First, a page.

Searching for the athletes was tricky to say the least, with bad signal and few fixed paths, bushwhacking was the name of the game as Matthew recalls one particularly hair-raising experience… “My first experience with filming on this project was bushwhacking for 4 hours, in the middle of the night through bear country by myself, carrying a small knife and singing Taylor Swift as loud as I could. I had a general idea where they were supposed to be on the mountain, but it was a big area and I had no way of knowing where they would end up. The only reason I found them was because they heard my chants coming from deep within the forest. Scary stuff!”
3. What was the most challenging part of filming in this environment?
“Logistically, it’s been one of the most difficult projects I’ve ever worked on. A lot of planning went into where and when we could meet the runners in order to maximize our footage. We followed the support vehicle along their general route, but sometimes they would be in the back country for up to 4 nights, so we would have to find access points and run in and find them, which you now know can be sketchy at the best of times. There was one day where we ran 18 miles and still never found them. Jerks.”
4. What filming gear did you use?
”Because this was self-funded, we used whatever we could get our hands on. The guys at Helio Collective out of Bozeman were super helpful and loaned us their Red for a bit, but we also shot on Canon 5diii, Sony FS700, Sony Rx100, and GoPro. We had an interesting mix. While the Red footage definitely looked the best, some of the best interactions were from the smaller cameras, like the GoPro and the Rx100. Having a smaller set up was less intrusive and gave us authentic footage. But ultimately, it was all authentic. The runners never retraced any steps. If we missed the shot, then we’d have to just move onto the next one.”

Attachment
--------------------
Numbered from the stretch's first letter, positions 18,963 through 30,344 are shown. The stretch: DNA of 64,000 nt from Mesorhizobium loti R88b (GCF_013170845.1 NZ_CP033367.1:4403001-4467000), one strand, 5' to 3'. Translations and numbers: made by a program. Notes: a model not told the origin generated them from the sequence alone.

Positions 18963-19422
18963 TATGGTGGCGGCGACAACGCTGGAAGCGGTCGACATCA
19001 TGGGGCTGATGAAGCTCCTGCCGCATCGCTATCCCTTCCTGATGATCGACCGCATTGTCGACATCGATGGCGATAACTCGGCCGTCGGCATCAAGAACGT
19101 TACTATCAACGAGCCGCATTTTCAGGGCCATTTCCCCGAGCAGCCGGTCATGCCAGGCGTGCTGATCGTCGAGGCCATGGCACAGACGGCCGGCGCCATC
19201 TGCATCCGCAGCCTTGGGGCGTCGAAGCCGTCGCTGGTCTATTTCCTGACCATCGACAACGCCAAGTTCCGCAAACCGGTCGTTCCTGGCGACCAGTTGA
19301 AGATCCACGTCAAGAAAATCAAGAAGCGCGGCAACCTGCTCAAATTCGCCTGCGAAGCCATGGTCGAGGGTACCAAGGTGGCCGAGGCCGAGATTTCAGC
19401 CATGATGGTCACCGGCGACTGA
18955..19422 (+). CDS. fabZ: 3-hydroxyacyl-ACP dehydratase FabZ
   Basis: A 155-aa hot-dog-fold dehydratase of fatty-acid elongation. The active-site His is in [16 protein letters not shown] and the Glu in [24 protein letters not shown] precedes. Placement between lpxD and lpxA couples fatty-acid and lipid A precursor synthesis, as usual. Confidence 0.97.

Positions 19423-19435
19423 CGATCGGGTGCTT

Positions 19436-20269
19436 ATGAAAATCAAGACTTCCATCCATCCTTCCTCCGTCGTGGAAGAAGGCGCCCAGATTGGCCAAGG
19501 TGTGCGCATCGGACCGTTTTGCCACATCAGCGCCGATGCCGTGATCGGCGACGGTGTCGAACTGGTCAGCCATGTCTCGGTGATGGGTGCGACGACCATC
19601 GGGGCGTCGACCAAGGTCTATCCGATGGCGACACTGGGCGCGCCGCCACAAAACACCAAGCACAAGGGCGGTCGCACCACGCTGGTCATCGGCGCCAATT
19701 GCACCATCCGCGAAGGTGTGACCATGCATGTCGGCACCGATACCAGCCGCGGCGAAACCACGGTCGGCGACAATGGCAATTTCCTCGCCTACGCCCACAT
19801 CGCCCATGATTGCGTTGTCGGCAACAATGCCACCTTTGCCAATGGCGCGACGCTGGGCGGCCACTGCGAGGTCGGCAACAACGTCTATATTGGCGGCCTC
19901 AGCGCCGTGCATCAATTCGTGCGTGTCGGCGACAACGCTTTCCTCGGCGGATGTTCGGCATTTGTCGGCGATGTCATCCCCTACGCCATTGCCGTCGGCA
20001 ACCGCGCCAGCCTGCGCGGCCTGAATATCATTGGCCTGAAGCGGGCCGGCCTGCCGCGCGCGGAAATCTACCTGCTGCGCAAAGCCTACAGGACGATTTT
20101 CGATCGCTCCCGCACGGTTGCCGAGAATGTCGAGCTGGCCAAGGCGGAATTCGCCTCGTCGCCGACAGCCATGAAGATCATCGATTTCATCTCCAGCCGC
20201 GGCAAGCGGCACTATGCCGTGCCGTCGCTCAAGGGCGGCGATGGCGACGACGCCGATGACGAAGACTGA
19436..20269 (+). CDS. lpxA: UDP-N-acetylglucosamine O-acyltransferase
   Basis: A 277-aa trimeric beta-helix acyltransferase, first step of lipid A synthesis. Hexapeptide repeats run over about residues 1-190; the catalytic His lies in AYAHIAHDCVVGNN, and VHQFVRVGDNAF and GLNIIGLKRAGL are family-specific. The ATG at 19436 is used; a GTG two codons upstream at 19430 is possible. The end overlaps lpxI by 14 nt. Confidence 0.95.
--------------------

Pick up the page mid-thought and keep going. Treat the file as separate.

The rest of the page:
So not only did they film, but they did a lot of running too, with big cameras and heavy gear…
5. What was the most difficult shot to capture? “The most difficult shots were definitely those on Mt. Northover. The athletes were taking a slower day, so we were all able to get into the back country with them and set up a camp on the border of BC and Alberta. The following morning, we all set out heading up and over Mt Northover. The weather was perfect, but the terrain was difficult to move in. Chasing the runners along the spine ridge with a large camera in hand wasn’t the easiest thing to do, but I can confirm was one of the most fun. There was definitely 5th class soloing going on behind the lens, I think that my testament of coming down alive speaks to that. But man, it was all difficult."